Theunis de Bruyn. Picture: GALLO IMAGES
Theunis de Bruyn. Picture: GALLO IMAGES

Tabraiz Shamsi or Theunis de Bruyn?

It’s a simple question complicated by the conditions‚ the weather and the opposition.

But it is a trifle compared to the upheaval the home side are likely to face: no captain‚ no coach‚ no manager.

Here we go‚ cricket lovers… the new season is upon us.

SA need to have answers to selectorial questions ready on Thursday morning when Faf du Plessis walks out to the middle in Galle‚ team sheet for the first Test against Sri Lanka in hand.

"We had a look at the wicket and it is quite dry‚" Du Plessis said in Galle on Wednesday.

"For us, we need to consider whether to play seven batsmen or two spinners; that’s the decision we’ll have to make.

"We certainly still believe that our three seamers can get wickets on a dry pitch.

Tabraiz Shamsi. Picture: GALLO IMAGES
Tabraiz Shamsi. Picture: GALLO IMAGES

"The ball will reverse swing if it’s dry‚ and with pace reverse swing is always a factor. The decision will lie on whether we want to play a second spinner‚ or an extra batsmen."

There would seem to be no chance‚ then‚ of the visitors picking another spinner at the expense of one of their quicks.

Why should there be? On their last visit to Galle — in July 2014 — Dale Steyn and Morné Morkel claimed 16 wickets in SA’s 153-run win. Morkel has retired but another veteran of that match‚ Vernon Philander‚ is still at it with all his skill and even more experience.

Steyn‚ his injuries repaired and his fire stoked‚ needs three wickets to become SA’s champion bowler. "Dale’s X-factor is how he picks up wickets with a reverse-swinging ball‚" Du Plessis said.

"His way of getting wickets with the new ball is getting it to move around a little bit with swing and a little bit of seam‚ and really consistently.

"But there’s a period of the game Dale gets his tail up. He gets one wicket‚ and is up there with the most dangerous bowlers in the world — because he is so skillful and can get the ball to reverse swing at pace.

"I’m hoping to see Dale bowl really quick again. He hasn’t bowled for a long time‚ so he’ll be excited to get the opportunity again. It’s a good sight to see when he gets the ball reversing‚ and he’s running in, getting those legs going really‚ really fast."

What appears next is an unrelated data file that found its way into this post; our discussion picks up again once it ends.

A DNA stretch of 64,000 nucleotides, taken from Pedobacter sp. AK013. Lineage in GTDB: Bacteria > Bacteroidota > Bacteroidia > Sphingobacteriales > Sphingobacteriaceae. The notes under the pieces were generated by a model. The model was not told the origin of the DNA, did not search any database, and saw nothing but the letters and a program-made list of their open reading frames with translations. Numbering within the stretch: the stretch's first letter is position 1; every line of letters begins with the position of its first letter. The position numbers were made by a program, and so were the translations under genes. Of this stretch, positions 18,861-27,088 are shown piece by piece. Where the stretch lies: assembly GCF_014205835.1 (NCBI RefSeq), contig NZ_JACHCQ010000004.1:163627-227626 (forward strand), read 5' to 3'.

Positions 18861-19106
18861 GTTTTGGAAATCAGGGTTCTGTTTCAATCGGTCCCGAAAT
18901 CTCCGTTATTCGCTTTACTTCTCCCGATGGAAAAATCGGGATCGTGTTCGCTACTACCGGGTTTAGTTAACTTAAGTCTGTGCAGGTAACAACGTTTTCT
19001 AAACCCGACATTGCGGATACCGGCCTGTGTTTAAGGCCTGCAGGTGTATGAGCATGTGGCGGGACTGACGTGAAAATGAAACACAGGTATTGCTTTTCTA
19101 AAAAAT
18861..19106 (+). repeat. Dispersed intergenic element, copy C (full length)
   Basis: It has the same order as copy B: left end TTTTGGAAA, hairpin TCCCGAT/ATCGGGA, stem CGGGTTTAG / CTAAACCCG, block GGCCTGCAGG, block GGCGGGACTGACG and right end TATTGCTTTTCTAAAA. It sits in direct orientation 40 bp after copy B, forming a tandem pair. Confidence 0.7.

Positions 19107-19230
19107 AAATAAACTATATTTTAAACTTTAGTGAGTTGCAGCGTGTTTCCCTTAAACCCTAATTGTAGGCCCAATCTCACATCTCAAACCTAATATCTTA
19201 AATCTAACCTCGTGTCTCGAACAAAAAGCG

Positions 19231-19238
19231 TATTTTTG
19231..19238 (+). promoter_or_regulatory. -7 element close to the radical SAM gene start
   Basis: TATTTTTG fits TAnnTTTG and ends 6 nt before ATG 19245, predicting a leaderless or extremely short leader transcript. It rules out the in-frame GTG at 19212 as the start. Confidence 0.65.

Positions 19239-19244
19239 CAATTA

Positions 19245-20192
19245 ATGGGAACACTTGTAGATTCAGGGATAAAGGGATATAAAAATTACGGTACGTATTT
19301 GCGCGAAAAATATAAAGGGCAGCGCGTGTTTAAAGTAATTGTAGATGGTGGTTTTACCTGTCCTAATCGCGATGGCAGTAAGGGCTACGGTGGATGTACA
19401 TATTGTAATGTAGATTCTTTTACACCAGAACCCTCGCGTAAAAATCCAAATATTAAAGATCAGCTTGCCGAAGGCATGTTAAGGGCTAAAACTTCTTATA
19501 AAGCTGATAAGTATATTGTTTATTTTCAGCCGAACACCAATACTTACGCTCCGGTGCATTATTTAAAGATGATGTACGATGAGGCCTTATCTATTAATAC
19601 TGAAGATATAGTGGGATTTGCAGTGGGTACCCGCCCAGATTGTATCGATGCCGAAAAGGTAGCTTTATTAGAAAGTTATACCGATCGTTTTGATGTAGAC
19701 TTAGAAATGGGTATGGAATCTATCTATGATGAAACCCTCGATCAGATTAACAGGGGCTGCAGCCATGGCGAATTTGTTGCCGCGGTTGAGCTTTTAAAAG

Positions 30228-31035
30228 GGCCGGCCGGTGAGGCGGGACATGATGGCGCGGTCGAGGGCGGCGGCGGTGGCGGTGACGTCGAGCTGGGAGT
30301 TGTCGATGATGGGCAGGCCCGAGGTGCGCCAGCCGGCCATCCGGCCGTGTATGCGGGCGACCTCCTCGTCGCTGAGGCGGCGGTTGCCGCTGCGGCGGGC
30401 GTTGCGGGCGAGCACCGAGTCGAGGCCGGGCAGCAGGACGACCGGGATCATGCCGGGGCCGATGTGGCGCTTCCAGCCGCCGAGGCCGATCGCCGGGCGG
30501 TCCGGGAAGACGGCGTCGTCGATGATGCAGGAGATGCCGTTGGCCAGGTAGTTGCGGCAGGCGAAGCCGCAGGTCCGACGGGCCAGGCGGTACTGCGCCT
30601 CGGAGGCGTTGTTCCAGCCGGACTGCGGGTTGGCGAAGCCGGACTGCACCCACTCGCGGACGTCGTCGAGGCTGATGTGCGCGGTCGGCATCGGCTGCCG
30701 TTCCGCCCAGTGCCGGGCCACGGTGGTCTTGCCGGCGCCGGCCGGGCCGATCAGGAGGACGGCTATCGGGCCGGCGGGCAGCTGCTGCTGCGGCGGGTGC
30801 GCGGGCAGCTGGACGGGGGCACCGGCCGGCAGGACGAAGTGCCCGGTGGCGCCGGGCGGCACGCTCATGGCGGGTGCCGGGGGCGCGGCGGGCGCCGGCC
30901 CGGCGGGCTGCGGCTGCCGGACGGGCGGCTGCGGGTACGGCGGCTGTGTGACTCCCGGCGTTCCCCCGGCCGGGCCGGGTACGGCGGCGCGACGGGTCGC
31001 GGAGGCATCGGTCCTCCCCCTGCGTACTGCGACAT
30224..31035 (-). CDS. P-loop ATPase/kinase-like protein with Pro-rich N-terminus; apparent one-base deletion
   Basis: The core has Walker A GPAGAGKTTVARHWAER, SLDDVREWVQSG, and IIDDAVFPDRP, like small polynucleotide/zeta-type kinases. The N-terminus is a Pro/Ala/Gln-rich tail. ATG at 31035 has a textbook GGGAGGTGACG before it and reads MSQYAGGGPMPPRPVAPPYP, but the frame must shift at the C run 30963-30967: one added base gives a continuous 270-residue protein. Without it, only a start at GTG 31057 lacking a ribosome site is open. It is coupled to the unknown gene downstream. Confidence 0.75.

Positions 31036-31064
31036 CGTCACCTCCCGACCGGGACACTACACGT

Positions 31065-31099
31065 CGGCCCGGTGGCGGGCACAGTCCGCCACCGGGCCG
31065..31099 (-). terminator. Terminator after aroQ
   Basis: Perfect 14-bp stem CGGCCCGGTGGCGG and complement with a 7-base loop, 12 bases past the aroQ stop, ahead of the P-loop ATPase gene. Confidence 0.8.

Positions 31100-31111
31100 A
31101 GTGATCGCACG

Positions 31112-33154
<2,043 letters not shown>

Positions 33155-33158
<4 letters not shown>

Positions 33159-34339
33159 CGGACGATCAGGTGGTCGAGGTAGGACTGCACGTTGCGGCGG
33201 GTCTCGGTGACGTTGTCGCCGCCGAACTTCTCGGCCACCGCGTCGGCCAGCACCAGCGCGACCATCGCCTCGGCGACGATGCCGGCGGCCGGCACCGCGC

To throw Kagiso Rabada‚ the No1-ranked bowler‚ into that mix seems almost unfair on the Lankans‚ but that is their likely fate. "[Rabada has] the ability now to swing the ball both ways with a reverse-swinging ball‚ which is a skill that not a lot of bowlers have‚" Du Plessis said.

"And, once again‚ pace against any subcontinent team is something you want to expose. We’ll have to see to what extent the wicket allows for that."

Rabada’s place is surely safe‚ but the South Africans have the option of Lungi Ngidi‚ all 1.93m of him‚ thundering in and unleashing at 150km/h.

Rain has lashed the southwestern port city for much of the past week and could disrupt the match‚ which will add a layer of complexity to SA’s selection decisions.

"We’re still contemplating who the best-suited seamers will be for the wicket‚" Du Plessis said.

"Because of the rain we haven’t had a lot of practice for the last two days for the bowlers," said Du Plessis.

Among the certainties is that left-armer Keshav Maharaj‚ who after only 20 Tests is ranked seventh among slow bowlers‚ will play.

"Kesh bowls the majority of his Test overs on flat wickets‚ wickets that don’t assist him at all‚" Du Plessis said.

"The thing with Kesh is that he gives you control; the best spinners in the world have got a huge strength in control.

"Kesh’s control is already there. We know that.

"Now he’s got pitches that offer him turn."

Whether Maharaj gets left-arm wrist spinner Shamsi as a spin twin is as yet not known‚ and batsman De Bruyn looks like the prime candidate to make way if Shamsi cracks the nod.

But that uncertainty is nothing compared to what the home side are dealing with as they wait to hear Dinesh Chandimal’s fate.

Sri Lanka’s captain seems set to be banned for both Tests on a charge of conduct contrary to the spirit of the game‚ which he earned because his team held up play for two hours arguing with the umpires over a claim of ball-tampering‚ since found to be true‚ in St Lucia in June.

Coach Chandika Hathurusingha and manager Asanka Gurusinha could suffer the same fate at a hearing that was ongoing at the time of writing.

Other people’s problems…

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